They also have the issue of currently sitting in sixth place in the Big West standings. A weekend sweep of Long Beach along with Cal Poly, Cal State Northridge and UC Santa Barbara all getting swept would push Irvine to second place, but that is highly improbable with Cal Poly and Santa Barbara playing the two teams currently sitting at the bottom of the standings.
Irvine’s collapse began after needing two walk-off wins to sweep UC Davis. During that series, I pointed out the ‘Eaters had no room for slip ups and had to adopt a win-and-get-in mentality. They didn’t heed my advice as they have gone 3-8 since. All of those games are against teams that are still fighting for a Regional berth or Regional seeding, and only one of those losses was by more than four runs. But you have to show you can win games against quality opponents.
On the other side of the diamond, the Titans were all smiles as they sat signing posters for the 100-150 fans, who lined up after Sunday’s game. In the historied Fullerton program, there has never been a team with a record equivalent with this year’s 45-8 mark through 53 games (since moving to Division I in 1975).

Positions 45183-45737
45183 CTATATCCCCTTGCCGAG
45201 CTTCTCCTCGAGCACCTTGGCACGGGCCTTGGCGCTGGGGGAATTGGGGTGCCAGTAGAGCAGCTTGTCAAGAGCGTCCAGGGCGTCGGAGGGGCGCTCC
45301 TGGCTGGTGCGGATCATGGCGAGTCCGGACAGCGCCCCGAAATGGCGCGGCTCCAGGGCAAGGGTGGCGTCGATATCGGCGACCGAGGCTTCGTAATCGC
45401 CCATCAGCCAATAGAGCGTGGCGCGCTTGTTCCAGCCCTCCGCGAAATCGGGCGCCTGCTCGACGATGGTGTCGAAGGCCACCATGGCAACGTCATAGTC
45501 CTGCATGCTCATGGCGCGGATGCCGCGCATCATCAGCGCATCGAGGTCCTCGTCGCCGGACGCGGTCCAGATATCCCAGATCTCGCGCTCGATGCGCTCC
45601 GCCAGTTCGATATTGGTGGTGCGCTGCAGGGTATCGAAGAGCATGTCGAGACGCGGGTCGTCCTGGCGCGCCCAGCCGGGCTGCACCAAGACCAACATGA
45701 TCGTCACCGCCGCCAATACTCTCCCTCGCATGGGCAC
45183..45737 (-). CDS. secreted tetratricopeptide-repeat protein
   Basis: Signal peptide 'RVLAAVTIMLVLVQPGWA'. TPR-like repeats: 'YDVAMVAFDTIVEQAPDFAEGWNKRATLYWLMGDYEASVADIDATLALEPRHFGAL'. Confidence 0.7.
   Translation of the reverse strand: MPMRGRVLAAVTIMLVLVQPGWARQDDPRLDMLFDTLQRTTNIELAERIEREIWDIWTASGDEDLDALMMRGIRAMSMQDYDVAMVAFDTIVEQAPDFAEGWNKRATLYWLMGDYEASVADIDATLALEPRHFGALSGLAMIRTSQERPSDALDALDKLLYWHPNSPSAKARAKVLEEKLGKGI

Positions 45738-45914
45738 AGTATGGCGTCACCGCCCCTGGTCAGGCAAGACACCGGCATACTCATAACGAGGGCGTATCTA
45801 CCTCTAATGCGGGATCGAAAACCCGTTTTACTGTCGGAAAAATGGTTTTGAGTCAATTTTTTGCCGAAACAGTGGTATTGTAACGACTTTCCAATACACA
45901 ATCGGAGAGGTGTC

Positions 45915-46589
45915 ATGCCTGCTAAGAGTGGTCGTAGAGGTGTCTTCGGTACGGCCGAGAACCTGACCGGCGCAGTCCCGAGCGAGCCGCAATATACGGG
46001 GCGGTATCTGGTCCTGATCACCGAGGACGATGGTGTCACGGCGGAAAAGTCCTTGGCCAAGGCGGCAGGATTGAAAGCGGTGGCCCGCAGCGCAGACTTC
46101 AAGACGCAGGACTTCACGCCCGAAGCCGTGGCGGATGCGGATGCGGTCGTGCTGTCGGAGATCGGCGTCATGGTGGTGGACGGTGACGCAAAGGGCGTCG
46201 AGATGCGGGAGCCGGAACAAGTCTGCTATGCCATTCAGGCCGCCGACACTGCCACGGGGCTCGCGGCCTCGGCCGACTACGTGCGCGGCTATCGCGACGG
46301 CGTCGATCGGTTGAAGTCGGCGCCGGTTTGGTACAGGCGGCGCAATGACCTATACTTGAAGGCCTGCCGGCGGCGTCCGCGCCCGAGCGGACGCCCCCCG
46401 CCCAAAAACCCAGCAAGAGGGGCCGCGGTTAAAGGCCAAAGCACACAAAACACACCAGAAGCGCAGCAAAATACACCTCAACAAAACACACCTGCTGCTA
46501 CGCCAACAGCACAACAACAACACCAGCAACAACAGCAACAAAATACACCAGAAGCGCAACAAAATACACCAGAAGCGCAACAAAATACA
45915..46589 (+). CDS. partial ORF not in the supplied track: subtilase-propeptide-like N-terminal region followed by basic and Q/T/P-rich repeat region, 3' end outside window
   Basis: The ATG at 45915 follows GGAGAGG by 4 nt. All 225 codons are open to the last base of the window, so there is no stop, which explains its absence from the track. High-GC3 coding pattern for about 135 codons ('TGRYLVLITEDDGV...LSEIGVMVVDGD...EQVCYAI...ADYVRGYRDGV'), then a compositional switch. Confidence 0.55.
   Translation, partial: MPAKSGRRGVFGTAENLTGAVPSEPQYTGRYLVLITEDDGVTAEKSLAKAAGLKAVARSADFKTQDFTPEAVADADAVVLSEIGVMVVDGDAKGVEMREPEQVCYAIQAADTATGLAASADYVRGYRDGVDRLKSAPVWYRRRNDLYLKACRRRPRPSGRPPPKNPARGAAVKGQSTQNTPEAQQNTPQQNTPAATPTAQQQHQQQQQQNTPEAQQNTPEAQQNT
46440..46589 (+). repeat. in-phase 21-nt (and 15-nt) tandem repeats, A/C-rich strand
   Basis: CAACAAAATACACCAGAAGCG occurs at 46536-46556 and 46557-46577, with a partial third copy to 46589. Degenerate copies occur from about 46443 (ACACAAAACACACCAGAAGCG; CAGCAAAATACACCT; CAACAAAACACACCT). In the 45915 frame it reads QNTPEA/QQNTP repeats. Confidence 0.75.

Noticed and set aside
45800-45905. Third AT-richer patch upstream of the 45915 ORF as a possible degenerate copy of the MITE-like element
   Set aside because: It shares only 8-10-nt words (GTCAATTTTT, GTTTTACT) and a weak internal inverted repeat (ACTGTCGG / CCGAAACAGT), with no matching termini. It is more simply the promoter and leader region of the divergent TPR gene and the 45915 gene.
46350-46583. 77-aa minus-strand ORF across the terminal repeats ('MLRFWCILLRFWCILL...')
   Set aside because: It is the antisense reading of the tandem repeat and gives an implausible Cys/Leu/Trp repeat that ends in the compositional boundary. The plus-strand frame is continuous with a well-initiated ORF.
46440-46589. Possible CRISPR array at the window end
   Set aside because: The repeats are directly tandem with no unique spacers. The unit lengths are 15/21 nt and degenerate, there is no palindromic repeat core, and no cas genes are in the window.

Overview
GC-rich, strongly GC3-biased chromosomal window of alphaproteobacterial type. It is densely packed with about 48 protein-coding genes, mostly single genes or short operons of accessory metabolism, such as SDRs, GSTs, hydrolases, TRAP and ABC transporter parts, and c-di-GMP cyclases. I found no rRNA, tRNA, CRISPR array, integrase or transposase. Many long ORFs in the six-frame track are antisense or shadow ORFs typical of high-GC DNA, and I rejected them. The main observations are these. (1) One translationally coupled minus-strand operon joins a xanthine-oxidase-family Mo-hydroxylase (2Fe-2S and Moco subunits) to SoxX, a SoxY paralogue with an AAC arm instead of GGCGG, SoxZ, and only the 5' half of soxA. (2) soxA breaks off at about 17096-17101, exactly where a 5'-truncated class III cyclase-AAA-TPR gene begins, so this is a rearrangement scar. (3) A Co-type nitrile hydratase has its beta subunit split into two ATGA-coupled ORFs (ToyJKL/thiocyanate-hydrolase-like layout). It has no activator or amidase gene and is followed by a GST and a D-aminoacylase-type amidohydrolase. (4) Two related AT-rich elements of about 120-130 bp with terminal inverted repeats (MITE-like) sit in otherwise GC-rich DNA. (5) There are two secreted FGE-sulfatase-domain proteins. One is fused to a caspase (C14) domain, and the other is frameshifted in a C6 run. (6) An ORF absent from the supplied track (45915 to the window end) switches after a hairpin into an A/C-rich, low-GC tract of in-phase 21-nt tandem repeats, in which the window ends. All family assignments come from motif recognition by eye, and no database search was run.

This Titan squad has rallied together like none other, bonding over the loss of teammate Nick Hurtado to his battle with cancer. There have been contributions up and down the lineup from the youngest freshmen (Jake Jefferies, Thomas Eshelman, Justin Garza) to the elder veterans (Carlos Lopez, Richy Pedroza, Anthony Hutting).
Rick Vanderhook has pressed all the right buttons so far this season and everything has worked. The Titans have been scrappy. They’re never out of the game and they don’t seem to ever get down…even when a rival ties it up in the ninth inning when a wild pitch keeps a game-ending strikeout from ending the game or when trailing by three runs in the final two innings.
They just keep finding ways to win and the way things have gone, they might just find their way to Omaha.